Although U.S. President Grover Cleveland (Democrat and friend of Lili'uokalani) reluctantly signed a tersely worded letter recognizing the Republic as Hawaii's rightful government, he refused to allow annexation for the remainder of his term and continued trying to destabilize the Republic. Dole's strong leadership allowed the Republic of Hawaii not only to defy President Cleveland but also to crush the attempted counter-revolution in January 1895 which made use of rifles and bombs shipped from California which the U.S. Navy permitted to be smuggled to Robert Wilcox.

Following the election of William McKinley (Republican) as U.S. President, Dole once again negotiated a Treaty of Annexation, got it approved by the Hawaii legislature in 1897 and offered it to the U.S. Dole drove a hard bargain. Under the Treaty the U.S. paid off the accumulated national debt of the Kingdom and Republic (including the enormous costs of Kalakaua's trip around the world and construction of Iolani Palace). The U.S. in effect purchased the ceded lands, paying more than their market value at that time. Dole's Treaty also required the U.S. to hold the ceded lands not as U.S. property but in trust for the benefit of all the residents of Hawaii "for education and other public purposes." Congress passed a joint resolution approving the Treaty of Annexation in 1898 and McKinley signed it.

In 1900 Congress passed the Organic Act for governance of the Territory of Hawaii, with Sanford Dole as the first Territorial governor. In 1903 he was appointed judge of the U.S. District Court (Honolulu). Following many years of charitable works, he died in 1926.

Dole and Lili'uokalani were friends. He protected her safety and civil rights during the 1893 revolution. Unlike monarchs beheaded and shot during the French and Russian revolutions, Lili'uokalani was simply escorted a block from the Palace to her private home (Washington Place). Responding to credible threats she might be assassinated, President Dole paid the former Royal Guard who had served under the Queen to once again guard her. Two years later rifles and bombs were found hidden in her flower bed during the Wilcox attempted counter-revolution of 1895. A search of her home discovered letters she had signed appointing the cabinet ministers for the new government she expected to appoint, thus proving she knew about the attempted counterrevolution. She was put on trial and convicted of misprision of treason (knowing about plans for the counter-revolution and failing to report it). She spent seven months in a genteel "imprisonment" in a huge private room at Iolani Palace (with full-time maidservant, and sewing and writing supplies). President Dole pardoned her, allowing her to speak, write, and travel freely. She was allowed to organize a petition drive opposing the Republic's most cherished goal of annexation, and to go to Washington D.C. to lobby Congress against the treaty proposed by Dole. But in the end President Dole's patience and perseverance paid off, and the Republic's treaty of annexation was approved by a joint resolution of Congress signed by President McKinley in 1898.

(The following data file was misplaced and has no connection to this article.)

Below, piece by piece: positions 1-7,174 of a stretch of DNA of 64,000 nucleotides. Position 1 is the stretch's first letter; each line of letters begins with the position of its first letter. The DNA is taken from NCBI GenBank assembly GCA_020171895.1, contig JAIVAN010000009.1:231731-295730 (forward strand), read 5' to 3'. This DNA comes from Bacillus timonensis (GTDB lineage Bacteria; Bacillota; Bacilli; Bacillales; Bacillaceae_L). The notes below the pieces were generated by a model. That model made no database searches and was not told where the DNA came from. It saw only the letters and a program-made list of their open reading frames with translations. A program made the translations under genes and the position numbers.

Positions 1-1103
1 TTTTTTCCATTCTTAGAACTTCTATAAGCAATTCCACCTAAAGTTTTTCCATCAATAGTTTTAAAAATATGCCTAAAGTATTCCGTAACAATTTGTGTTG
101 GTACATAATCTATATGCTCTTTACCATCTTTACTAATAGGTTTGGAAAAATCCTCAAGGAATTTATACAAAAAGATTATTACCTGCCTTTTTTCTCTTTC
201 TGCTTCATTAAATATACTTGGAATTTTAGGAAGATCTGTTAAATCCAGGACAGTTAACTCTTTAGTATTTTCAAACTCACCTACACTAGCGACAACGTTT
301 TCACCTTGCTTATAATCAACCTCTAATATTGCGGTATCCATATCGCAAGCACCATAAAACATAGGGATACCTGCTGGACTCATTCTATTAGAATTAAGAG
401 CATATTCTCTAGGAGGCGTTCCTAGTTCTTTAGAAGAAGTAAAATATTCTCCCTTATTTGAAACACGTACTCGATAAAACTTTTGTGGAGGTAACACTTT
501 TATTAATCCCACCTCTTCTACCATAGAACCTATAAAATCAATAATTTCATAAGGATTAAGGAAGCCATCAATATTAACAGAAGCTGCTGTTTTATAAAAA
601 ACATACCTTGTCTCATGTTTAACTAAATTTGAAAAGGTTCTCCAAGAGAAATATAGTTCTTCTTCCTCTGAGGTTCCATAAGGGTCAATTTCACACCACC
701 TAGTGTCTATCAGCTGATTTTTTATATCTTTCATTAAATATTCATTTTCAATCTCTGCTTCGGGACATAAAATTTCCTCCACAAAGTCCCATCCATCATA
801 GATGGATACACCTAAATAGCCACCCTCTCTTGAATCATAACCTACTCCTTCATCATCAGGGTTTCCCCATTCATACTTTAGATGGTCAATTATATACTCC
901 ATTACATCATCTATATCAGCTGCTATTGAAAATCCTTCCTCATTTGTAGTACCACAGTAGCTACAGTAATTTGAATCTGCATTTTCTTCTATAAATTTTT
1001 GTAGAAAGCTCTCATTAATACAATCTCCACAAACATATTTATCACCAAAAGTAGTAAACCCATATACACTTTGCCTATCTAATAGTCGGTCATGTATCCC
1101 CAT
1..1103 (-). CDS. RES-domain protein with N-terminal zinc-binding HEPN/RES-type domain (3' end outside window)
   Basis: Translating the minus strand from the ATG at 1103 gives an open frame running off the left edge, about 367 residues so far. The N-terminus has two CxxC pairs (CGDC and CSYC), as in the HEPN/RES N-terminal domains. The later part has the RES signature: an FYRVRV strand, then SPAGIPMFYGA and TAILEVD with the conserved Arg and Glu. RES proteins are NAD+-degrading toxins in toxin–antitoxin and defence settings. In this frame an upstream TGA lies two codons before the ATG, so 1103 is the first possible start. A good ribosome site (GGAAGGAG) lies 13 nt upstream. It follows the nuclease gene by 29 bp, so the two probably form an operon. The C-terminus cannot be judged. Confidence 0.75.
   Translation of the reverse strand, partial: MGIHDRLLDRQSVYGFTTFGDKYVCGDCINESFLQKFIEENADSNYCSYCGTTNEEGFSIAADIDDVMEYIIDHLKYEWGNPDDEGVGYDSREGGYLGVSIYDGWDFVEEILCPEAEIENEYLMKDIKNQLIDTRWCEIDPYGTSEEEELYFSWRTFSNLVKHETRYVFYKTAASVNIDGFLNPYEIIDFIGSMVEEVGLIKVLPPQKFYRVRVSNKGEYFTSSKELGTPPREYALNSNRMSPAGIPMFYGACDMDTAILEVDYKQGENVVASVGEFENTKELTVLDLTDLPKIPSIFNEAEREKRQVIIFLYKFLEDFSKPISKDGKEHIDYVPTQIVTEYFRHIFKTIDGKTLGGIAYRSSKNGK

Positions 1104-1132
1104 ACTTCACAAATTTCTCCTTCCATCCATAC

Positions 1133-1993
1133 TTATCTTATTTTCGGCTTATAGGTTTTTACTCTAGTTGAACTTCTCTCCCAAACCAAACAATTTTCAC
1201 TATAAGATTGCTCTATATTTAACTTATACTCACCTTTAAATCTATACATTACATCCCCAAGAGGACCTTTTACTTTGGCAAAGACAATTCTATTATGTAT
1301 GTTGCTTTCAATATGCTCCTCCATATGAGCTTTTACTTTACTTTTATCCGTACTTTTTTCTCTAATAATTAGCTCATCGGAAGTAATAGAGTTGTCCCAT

Sanford B. Dole was Hawaii's longest-ruling chief executive at Iolani Palace (1893-1903), where his firm hand guided Hawaii through a decade of extraordinarily turbulent times. His spirit remains there, and his statue belongs there. He was the last chief of government of an independent nation of Hawaii.

Happy 170th birthday, Mr. President.


For a political biography of Sanford B. Dole, including his official positions; an indication of some of his ethnic Hawaiian descendants focusing on the line including Nainoa Thompson; a description of how Dole Intermediate School fails to celebrate his birthday; and some contents of a hostile biographical forum held in 2002 at the Hawaii Supreme Court; see this webpage produced for Dole's 160th birthday in 2004:

For the letter from the U.S. government to President Dole on December 19, 1893 demanding that Liliuokalani be restored to the throne, see:

For President Dole's powerful letter of Dec. 23, 1893 refusing the U.S. demand to restore Liliuokalani to the throne, see:

For details about President Cleveland's very strong diplomatic and military efforts to destabilize the Provisional Government, see Book Review of William M. Morgan Ph.D., PACIFIC GIBRALTAR: U.S. - JAPANESE RIVALRY OVER THE ANNEXATION OF HAWAII, 1885-1898 (Annapolis: Naval Institute Press, 2011), especially the material about "Black Week" of December 1893 in Chapter 9: "The Restoration Fiasco", pp. 124-135.

For photographs of the original letters recognizing the Republic as the rightful government of Hawaii and Sanford Dole as its President, personally signed by Emperors, Kings, Queens, and Presidents of 19 nations on four continents in eleven languages, plus the letter of abdication and loyalty oath personally signed by ex-queen Lili'uokalani; see:


Published April 23, 2014 by Kenneth R. Conklin, Ph.D.